The Daring

A division of the Center
for the Study of Diagonality
in World Culture

Daring Diagonal Virtual Museum
Tycho Brahe
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The great Danish naked-eye astronomer, nobleman, and writer Tycho Brahe was an adherent of the Copernican system of cosmic organization. He was known for his accurate astronomical and planetary observations. Based on his measurements, Johannes Kepler discovered the three laws of planetary motion that now bear his name.

To create a research institute for Brahe, King Frederick II granted him an estate on the island of Hven that was then under Danish control. Frederick also provided the funds to build a palace with research facilities called Uraniborg (named after Urania, the muse of astronomy). Construction started in 1576 and was completed around 1580. The design was inspired by Andrea Palladio, the great Venetian architect. Uraniborg was one of the first buildings to reflect the influence of Italian Renaissance architecture in Denmark. The plan set the palace and research facilities in the center of a square, fenced garden, but, in a daring gesture, its axis was rotated 45 degrees. The complex is precisely oriented to the compass points.

An account in Wikipedia states: "The plan and façade of the building, and also the plan of the surrounding gardens, are designed on grids, with proportions that Tycho carefully specified. These proportions may have been intended to make Uraniborg function as an astrological talisman, benefitting the health of its occupants by increasing the influences of the sun and Jupiter … A large wall, 75 meters on a side and 5.5 meters high was planned to surround Uraniborg, but was never built; instead, a long, high earth mound was constructed. That mound has lasted until modern times, being the only remnant of the observatory still in place." Shortly after Brahe's death, this costly complex was destroyed, in part because it lost the support of Denmark's new King Christian IV.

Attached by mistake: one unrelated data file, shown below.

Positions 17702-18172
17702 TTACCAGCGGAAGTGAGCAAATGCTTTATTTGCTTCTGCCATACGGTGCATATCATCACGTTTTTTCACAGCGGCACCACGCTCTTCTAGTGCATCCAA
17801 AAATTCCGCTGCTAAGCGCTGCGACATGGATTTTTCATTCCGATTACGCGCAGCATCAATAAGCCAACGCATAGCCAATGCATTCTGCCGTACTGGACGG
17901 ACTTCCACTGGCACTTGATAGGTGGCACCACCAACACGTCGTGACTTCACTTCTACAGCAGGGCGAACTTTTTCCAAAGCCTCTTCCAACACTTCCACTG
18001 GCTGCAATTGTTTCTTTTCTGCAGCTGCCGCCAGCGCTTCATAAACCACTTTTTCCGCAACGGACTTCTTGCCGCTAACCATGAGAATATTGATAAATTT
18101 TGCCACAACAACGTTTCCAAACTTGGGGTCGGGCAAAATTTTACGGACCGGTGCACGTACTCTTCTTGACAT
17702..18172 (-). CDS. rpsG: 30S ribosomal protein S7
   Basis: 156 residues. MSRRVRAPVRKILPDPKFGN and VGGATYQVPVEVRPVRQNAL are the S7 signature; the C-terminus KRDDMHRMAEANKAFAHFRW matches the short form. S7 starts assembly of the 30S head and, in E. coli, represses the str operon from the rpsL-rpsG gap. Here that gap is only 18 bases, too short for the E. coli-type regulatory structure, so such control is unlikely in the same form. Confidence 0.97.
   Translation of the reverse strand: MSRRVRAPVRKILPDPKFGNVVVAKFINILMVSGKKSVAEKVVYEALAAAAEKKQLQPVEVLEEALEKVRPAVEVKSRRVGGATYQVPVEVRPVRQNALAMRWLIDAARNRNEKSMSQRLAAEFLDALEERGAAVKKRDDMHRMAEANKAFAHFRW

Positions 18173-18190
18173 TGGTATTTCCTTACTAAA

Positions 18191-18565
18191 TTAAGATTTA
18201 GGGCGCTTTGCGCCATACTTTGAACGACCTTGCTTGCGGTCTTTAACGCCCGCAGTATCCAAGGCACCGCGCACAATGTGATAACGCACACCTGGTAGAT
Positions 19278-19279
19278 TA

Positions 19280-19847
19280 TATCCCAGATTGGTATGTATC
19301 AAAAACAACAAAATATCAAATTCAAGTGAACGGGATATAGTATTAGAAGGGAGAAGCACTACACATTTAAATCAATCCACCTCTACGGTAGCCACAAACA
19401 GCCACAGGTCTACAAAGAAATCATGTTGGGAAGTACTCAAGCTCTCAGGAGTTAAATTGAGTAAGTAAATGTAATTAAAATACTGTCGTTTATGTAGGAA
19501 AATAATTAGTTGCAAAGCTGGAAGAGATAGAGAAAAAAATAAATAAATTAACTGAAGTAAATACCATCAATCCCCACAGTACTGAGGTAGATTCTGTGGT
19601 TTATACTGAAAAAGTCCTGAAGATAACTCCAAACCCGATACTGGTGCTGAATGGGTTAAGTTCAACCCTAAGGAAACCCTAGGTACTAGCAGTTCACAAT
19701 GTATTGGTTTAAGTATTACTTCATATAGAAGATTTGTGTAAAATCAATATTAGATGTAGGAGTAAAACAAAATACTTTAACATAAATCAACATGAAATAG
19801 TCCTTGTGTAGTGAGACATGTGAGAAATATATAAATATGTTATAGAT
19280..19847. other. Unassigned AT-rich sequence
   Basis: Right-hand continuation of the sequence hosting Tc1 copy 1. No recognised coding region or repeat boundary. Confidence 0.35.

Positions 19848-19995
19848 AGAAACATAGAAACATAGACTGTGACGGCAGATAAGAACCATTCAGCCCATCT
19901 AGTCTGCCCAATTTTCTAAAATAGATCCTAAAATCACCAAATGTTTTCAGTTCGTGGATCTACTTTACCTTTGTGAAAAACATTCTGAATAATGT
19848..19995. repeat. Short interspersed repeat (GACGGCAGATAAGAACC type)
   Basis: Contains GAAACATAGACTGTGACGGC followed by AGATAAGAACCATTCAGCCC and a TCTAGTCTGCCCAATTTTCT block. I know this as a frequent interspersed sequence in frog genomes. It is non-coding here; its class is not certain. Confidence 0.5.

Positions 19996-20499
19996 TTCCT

The rotated axis was not Brahe’s only diagonal engagement. Diagonal struts appeared in the sextants he used in his astronomical sightings. There is also a correspondence of sorts between the struts and the geometry in the parterres of his gardens, but this aesthetic/psychological connection is speculative. Important is the fact that rather than entrance walkways leading to the palace starting at the midpoint of each boundary wall, Brahe designed walkways leading in from the corners as true diagonals. These walkways leading from the corner gatehouses to the building entrances were used by students, assistants (most significantly Brahe's daughter), royalty, friends, and other family members. This may have been inspired by a new angular geometry emerging during the Renaissance. The diagonal theme is echoed in some of the parterres that were designed for decorative reasons and also to supply herbs and the like for cooking and scientific studies. The gardens are currently being restored.


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